A conservative group behind the November ballot initiative to define marriage between a man and a woman said they are going to file in Sacramento superior court to try to put a stop to the marriage licenses being handed out to same-sex couples. It would be based on the administrative issues and difficulties for county clerks in California. A motion of stay has also been filed with the Board of Appeals - if accepted that would happen at 5:01 pm - when the California Supreme Court's May 15th decision is final.
As for same-sex marriage supporters, it's a historic day; clerks offices in Alameda County and Sonoma will stay open until 8:00 pm Monday night to dispense the marriage licenses. Most of the counties will issue same-sex licenses on Tuesday.
In San Francisco, there will be only one license issued Monday night and that is between 84-year-old Phyllis Lyon and 87-year-old Del Martin. Mayor Gavin Newsom will officiate in his city hall office. He picked them to be first in San Francisco because of their long relationship and status as gay rights pioneers. Mayor Newsom says he is aware of a backlash, while conservative groups behind the November ballot initiative feel that it's all a publicity stunt.
"It's not the end of the world that they said 'I do' today - maybe my life or my marriage is not hurt because of this. So that's what we want to challenge people to think and ultimately then act differently in the course of the events in the next few months - to start softening their negativity towards this issue, to realize that it is not the end of the world and the marriage instition is not going to cease to exist because a couple of 55 years got married," said Mayor Newsom.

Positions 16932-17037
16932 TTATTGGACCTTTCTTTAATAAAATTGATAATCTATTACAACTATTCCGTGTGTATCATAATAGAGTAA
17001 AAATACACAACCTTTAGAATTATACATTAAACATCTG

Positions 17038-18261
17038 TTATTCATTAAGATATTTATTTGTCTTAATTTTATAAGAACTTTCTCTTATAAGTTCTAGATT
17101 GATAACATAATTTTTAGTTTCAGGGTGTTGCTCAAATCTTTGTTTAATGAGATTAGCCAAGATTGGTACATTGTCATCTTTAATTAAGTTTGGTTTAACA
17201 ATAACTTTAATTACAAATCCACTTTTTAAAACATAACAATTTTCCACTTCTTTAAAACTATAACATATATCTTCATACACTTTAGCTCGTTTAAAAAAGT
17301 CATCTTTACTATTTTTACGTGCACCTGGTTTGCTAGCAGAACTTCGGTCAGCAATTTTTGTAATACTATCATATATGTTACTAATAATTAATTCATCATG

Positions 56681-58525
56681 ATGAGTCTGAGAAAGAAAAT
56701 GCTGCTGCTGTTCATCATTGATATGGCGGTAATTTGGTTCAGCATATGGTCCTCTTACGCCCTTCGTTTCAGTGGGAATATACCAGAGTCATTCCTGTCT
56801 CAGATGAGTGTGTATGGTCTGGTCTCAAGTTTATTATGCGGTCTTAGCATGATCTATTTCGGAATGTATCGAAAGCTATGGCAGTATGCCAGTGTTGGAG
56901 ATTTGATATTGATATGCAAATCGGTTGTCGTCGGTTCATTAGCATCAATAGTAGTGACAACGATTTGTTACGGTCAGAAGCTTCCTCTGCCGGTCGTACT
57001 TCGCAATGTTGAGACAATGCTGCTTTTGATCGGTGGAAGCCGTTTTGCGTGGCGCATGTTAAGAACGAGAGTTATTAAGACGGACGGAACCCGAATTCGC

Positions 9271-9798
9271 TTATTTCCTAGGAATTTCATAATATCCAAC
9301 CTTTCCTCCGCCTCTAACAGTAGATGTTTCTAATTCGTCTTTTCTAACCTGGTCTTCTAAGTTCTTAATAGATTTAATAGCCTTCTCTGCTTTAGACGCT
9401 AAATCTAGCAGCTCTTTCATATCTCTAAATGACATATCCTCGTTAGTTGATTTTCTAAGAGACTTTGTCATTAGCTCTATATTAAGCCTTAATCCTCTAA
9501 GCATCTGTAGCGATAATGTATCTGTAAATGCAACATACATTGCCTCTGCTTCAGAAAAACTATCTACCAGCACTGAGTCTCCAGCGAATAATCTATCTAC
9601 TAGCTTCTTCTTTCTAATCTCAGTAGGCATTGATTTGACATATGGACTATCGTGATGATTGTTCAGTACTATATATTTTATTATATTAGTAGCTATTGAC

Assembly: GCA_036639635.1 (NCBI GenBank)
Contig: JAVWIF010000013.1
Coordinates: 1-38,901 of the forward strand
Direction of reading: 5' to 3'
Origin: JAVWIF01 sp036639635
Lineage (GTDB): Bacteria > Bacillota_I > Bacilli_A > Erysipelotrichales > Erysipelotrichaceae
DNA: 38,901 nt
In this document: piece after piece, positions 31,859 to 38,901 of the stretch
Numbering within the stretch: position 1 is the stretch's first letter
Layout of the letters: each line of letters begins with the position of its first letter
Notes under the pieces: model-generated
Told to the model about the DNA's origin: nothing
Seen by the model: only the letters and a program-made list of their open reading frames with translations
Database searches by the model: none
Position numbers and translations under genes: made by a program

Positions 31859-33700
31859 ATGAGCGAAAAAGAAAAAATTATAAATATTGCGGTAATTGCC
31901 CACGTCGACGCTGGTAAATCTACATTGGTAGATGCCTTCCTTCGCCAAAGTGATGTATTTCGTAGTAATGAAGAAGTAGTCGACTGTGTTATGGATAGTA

"I think there has been a near masterful manipulation of the media up to now in the proponents of same sex marriage carefully putting forth only the most well groomed television friendly kind of couples in an effort to present the case of - we're just like you," said Steve Crampton, Liberty Council.
California is also the only state in the nation to marry same-sex couples from other states, however, their marriages will only be recognized by a handful of states including New York and Massachusetts. Legal scholars say it's unclear if the ballot initiative passes, if the ban would be passed retroactively - so they expect a lot of same sex couples to get married before November.
Oakland mayor Ron Dellums will perform ceremonies for same-sex couples today, in Alameda County. Just head down to 1106 Madison Street in Oakland -- between 5:01 and 8:01 tonight.
Officials in Sonoma County will also marry couples tonight at the county clerk's office at 2300 county center drive in Santa Rosa. There are three counties where clerks are refusing to perform same-sex marriages: they are Butte, Calavaras and Kern Counties. They say they can't handle the increased demand.